The last Sunday in June I was part of a relay team that ran an Ultra Trail race called the Grand Duc. Well, actually we had two teams of 5 between our little english-language church and a French church that we partner with. Having two teams made the run even better, as we could then have someone to run with during each leg.
We ran as teams of 5, meaning we each had between 12-20km and between 600-1300m of elevation gain to cover. You could also run it as a team of two, or for those who are more machine than man, do the full 80k solo.
It had poured rain the day before so it was MUDDY. And slippery. The leg we ran had a pretty consistently steep 900m descent over about 5km coming into the village where we tagged off, and we – and everyone around us – were falling, slipping, sliding along the muddy trails all the way down.
Since wives & kids of 5 families were coming up, a few others joined and we ended up with a nice big communal picnic. The weather was outstanding and the views are truly outstanding.
The following video is pretty long, it seems like someone put on their head-cam for the whole 80km. However, if you want to see the leg that Rob and I ran, it’s on this video from 7:30 to 12:00
On my way home from Ethiopia I had a 24hr layover in Cairo. Considering the recent spats of unrest that Egypt has had, tourism is WAY down. However, this means that places are not crowded, and there are many well qualified guides who normally are running group tours, that are available to hire for the day for about the same price.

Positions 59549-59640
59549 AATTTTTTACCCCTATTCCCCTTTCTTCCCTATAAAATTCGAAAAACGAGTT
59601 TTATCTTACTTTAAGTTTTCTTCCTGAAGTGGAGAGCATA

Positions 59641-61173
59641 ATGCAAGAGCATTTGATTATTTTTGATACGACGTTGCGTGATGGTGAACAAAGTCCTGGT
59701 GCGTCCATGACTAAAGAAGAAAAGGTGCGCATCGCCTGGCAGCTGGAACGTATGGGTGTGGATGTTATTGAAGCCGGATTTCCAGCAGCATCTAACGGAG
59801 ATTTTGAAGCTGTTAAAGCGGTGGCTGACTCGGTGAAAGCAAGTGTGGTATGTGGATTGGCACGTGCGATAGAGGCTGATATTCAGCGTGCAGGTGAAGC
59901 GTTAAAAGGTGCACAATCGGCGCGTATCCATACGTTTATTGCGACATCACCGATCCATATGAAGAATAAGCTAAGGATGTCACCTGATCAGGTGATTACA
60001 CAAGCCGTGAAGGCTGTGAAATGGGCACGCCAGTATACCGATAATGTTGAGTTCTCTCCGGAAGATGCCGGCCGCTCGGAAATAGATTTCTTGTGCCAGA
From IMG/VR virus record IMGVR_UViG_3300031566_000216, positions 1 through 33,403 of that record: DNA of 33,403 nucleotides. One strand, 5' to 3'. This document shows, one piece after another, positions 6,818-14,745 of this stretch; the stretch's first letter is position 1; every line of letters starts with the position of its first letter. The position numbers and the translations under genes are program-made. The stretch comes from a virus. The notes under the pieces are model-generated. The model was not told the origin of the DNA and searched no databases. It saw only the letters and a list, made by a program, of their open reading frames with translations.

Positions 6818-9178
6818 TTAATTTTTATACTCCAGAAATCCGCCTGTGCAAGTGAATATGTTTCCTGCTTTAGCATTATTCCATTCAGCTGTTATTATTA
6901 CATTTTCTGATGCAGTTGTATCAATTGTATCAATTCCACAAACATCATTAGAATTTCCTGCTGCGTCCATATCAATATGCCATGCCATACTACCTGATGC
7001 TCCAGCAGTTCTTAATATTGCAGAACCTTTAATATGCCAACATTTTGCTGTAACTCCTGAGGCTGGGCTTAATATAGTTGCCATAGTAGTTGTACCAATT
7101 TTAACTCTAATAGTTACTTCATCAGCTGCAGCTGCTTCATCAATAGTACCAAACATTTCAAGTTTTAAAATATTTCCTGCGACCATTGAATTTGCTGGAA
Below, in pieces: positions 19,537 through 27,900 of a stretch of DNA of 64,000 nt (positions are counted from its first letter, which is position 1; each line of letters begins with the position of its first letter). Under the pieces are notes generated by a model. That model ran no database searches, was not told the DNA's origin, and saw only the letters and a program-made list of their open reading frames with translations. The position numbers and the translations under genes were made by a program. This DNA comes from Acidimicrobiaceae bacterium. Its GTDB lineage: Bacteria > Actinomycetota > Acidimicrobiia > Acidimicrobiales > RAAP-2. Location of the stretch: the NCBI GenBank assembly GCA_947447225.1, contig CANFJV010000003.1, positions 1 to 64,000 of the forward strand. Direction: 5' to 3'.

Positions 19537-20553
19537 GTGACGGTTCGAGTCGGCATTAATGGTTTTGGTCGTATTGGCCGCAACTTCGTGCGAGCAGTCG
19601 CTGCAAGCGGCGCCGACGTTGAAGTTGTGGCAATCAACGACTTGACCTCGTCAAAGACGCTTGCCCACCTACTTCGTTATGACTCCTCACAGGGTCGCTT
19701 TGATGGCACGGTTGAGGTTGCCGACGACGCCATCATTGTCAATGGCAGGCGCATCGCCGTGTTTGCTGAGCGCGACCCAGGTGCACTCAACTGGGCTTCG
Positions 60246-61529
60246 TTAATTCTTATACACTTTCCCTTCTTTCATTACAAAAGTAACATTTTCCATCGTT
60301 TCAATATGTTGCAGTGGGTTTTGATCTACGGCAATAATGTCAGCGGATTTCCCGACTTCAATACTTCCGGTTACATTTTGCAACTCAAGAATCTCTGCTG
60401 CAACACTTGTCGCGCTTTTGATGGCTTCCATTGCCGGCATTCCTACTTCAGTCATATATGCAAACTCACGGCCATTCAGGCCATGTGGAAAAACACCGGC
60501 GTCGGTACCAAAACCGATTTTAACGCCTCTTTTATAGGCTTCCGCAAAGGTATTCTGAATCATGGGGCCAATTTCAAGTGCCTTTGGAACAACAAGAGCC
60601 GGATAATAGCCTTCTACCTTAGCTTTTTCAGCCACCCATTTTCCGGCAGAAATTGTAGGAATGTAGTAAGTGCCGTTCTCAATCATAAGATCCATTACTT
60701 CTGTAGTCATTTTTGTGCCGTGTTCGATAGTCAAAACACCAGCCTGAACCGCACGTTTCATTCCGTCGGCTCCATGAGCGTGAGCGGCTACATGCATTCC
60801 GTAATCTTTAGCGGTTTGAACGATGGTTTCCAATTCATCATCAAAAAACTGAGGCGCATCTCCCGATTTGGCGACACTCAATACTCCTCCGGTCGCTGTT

I had a fantastic day with a guide who had a truly mind-blowing knowledge of what seemed like the entirety of Egyptian history. Considering they have thousands of years of recorded history, that’s pretty impressive
I landed at about 7, having left Addis Ababa about 4.00 – and hit the ground running. First stop, the Great Pyramids of Giza.
Also I was pretty fortunate on the weather, it was only 32° and full-on sun the day I was there, the forecast was for much warmer the rest of the week.
The Egyptian Museum is an absolute wonder. Considering that the country has one of the richest and best documented histories from ancient times, they have a lot to show. Apparently the 60,000 items shown are only a fraction of what they possess.
The most well known of course, is the complete collection of the treasure found in the burial chamber of King Tutankhamun – and the most famous piece within that is the iconic 11kg solid gold death mask.
Right next door to the museum was a huge torched building. My guide told me that during Mubarak’s reign the building was officially known as the “Bureau for Advancement of Women’s Rights” or some such thing. He said though, in reality it held an incredible amount of documentation on activities of Mubarak and his gang, and since they didn’t want incriminating papers getting out, he commanded the army to torch the place during the uprising. Being right next to one of the most valuable collections of antiquities in the world, apparently the ‘rebels’ and ordinary citizens fought off the fire to ensure that the priceless and irreplaceable pieces contained inside were not lost.
It was quite the whirlwind tour, but I was getting very anxious to get home to my family, so I said farewell to the hot desert of Egypt, and went back to my hotel to catch an early morning flight to Geneva the next day.
I realise there hasn’t been much in the way of updates here for a while, so I thought I better get some pictures of Alma up. Not (just) because she’s arguably the cutest – but because she’s still changing so much.